Spitfire in the Atrium at the Imperial War Museum in London. Photo Credit: © Ursula Petula Barzey. Spitfire in the Atrium at the Imperial War Museum in London. Photo Credit: © Ursula Petula Barzey.

The People: The Battle of Britain Memorial, Embankment

The Battle of Britain Memorial is the perfect place to end our tour. Sculpted by Paul Day and unveiled by Prince Charles in 2005, it remembers the bravery and sacrifice of “the Few” and the amazing hard work and dedication of the many who supported them. The memorial can be found on the Embankment in central London. The closest Underground Station is Westminster.

The centrepiece of the monument is “Scramble”, showing airmen running toward their planes after being ordered to scramble to intercept enemy aircraft. Around the outside of the monument is a list of all the airmen who flew in combat missions during the Battle, listed by country. It is worth taking the time to look at all the detail on the frieze showing all the support roles and ordinary citizens who lived through this extraordinary period of history.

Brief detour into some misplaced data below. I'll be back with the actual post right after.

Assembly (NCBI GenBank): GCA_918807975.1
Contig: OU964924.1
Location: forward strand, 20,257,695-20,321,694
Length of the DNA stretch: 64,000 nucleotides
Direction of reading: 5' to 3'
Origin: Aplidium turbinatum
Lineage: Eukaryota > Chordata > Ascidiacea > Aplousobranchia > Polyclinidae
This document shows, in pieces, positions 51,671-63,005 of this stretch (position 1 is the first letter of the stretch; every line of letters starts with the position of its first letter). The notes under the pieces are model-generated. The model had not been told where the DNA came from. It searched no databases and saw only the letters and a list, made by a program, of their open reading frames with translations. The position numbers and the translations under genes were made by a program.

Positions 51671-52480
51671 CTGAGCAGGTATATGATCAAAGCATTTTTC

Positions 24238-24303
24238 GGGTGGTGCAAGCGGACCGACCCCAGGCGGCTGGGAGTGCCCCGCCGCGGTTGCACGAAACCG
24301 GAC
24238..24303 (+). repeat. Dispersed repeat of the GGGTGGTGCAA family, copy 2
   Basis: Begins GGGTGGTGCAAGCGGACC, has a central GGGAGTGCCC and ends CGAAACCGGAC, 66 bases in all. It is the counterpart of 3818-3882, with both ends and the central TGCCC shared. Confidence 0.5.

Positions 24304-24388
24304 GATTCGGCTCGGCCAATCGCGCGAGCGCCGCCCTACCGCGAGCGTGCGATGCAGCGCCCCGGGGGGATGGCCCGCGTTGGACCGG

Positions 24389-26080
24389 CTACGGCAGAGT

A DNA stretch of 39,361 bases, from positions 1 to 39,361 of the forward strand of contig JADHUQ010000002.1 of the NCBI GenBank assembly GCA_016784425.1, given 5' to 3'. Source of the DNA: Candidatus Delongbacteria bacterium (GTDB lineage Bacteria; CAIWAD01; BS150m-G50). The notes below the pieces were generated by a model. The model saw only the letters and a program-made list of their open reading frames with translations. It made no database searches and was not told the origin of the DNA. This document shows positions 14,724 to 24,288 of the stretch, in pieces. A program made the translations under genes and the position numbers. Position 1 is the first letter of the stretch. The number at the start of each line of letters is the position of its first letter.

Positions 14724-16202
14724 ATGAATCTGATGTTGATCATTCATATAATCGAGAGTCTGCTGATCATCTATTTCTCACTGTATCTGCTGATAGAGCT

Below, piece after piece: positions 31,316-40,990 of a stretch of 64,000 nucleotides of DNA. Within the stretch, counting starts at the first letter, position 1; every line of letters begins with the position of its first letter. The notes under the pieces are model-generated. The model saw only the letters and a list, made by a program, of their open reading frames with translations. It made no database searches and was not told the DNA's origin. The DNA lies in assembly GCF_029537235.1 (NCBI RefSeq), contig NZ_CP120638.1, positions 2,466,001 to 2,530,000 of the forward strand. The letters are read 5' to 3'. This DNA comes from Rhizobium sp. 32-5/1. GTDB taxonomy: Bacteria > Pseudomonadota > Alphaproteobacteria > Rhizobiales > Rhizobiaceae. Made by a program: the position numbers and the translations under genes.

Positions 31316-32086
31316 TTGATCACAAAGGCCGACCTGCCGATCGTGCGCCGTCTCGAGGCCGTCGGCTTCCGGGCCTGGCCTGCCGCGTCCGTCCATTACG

Eighty years on we are indebted to all of those who contributed to Britain’s survival in the summer of 1940. By keeping Britain in the war, it made victory in 1945 possible.

The Battle of Britain Memorial on the Victoria Embankment in London. Photo Credit: © Ursula Petula Barzey. The Battle of Britain Memorial on the Victoria Embankment in London. Photo Credit: © Ursula Petula Barzey.

 

Ruth Polling

Young, energetic and passionate about London Ruth graduated top of her year as the London Blue Badge Tour Guide of the Year 2014. London born and bred, she has been guiding in London for five years and is an International History graduate from the London School of Economics.